To choose the best silk, follow these tips:
- Buy from reputable dealers
If you get a bargain on silk, it’s probably cheap silk, which is mixed with other fibers. There may also be chemicals present that are used during an inferior manufacturing process. The quality will suffer, and some of the unique properties of real silk will be compromised such as being hypoallergenic or thermoregulating.
- Ask for the OEKO-TEX rating
Silk is an all-natural textile, and it shouldn’t contain any chemicals. From the feeding stages to the silk production and cocooning stages of the manufacturing process, and to the washing and weaving steps, there should be no harmful chemicals used at all. An OEKO-TEX rating will help assure you of the genuine organic nature of the silk fibers and textile.
- Check the grading
Silk should be marked according to the grading. This is the quality standard of the silk. Only 6A grading is considered at the top of the industry. This will assure you of the overall quality and authenticity of the silk textile.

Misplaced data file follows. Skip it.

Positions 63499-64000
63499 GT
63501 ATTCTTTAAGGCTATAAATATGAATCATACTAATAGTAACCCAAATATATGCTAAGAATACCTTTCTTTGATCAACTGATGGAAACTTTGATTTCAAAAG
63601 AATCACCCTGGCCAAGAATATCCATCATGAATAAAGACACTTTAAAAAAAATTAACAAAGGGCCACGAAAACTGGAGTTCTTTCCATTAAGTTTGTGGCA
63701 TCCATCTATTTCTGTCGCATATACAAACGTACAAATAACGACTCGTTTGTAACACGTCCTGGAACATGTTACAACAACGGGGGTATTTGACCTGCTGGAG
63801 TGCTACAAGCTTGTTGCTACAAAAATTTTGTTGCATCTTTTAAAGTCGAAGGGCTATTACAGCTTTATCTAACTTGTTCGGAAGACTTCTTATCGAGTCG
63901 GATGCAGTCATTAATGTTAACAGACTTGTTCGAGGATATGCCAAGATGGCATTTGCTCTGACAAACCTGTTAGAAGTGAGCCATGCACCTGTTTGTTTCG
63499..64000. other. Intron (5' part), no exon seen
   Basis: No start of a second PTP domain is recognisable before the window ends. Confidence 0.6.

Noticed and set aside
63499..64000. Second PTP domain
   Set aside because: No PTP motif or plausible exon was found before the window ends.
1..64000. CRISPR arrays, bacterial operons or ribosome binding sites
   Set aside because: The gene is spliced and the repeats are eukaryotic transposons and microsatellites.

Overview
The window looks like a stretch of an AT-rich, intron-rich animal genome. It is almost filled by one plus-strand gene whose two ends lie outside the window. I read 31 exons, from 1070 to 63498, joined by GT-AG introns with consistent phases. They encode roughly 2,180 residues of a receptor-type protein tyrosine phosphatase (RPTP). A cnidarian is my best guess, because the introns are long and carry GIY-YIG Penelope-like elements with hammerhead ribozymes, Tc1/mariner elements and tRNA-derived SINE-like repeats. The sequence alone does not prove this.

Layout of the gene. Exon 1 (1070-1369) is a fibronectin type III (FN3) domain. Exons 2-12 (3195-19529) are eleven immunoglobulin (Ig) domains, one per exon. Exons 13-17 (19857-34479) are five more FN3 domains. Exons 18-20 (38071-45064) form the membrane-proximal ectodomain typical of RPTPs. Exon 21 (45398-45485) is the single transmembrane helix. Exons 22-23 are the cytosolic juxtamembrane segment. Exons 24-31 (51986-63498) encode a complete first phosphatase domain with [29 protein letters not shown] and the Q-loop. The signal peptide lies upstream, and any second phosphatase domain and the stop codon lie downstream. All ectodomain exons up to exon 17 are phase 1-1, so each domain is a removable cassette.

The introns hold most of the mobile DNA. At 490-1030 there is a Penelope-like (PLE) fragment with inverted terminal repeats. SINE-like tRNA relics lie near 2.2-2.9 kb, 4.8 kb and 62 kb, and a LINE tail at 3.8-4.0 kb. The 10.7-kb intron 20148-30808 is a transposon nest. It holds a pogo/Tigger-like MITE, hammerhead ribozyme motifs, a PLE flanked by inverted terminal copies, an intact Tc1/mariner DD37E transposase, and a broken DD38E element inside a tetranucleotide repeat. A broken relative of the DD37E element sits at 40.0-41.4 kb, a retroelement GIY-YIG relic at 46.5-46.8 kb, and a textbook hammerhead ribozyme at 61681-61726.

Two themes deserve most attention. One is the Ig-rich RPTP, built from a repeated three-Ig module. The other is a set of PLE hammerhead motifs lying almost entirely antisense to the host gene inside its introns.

- Mulberry fed silkworms
Not all silk is produced from the cocoons of silkworms fed on mulberry leaves. Sourcing mulberry leaves in large quantities can be a challenge, and silkworms will eat most other leaves too. However, there is a substantial quality difference between silkworms fed on mulberry leaves and those fed on other leaves. Always choose mulberry-fed silkworm silk.
- Momme weight or “thread count”
When it comes to silk, the denser the weave, the better. The textile creation process of silk is slightly different than cotton or other fabrics, which is why we talk about momme weight, which should be 19, 22, or 30 at the denser end of the spectrum. These momme weights are the densest on the market, offering the best quality and durability.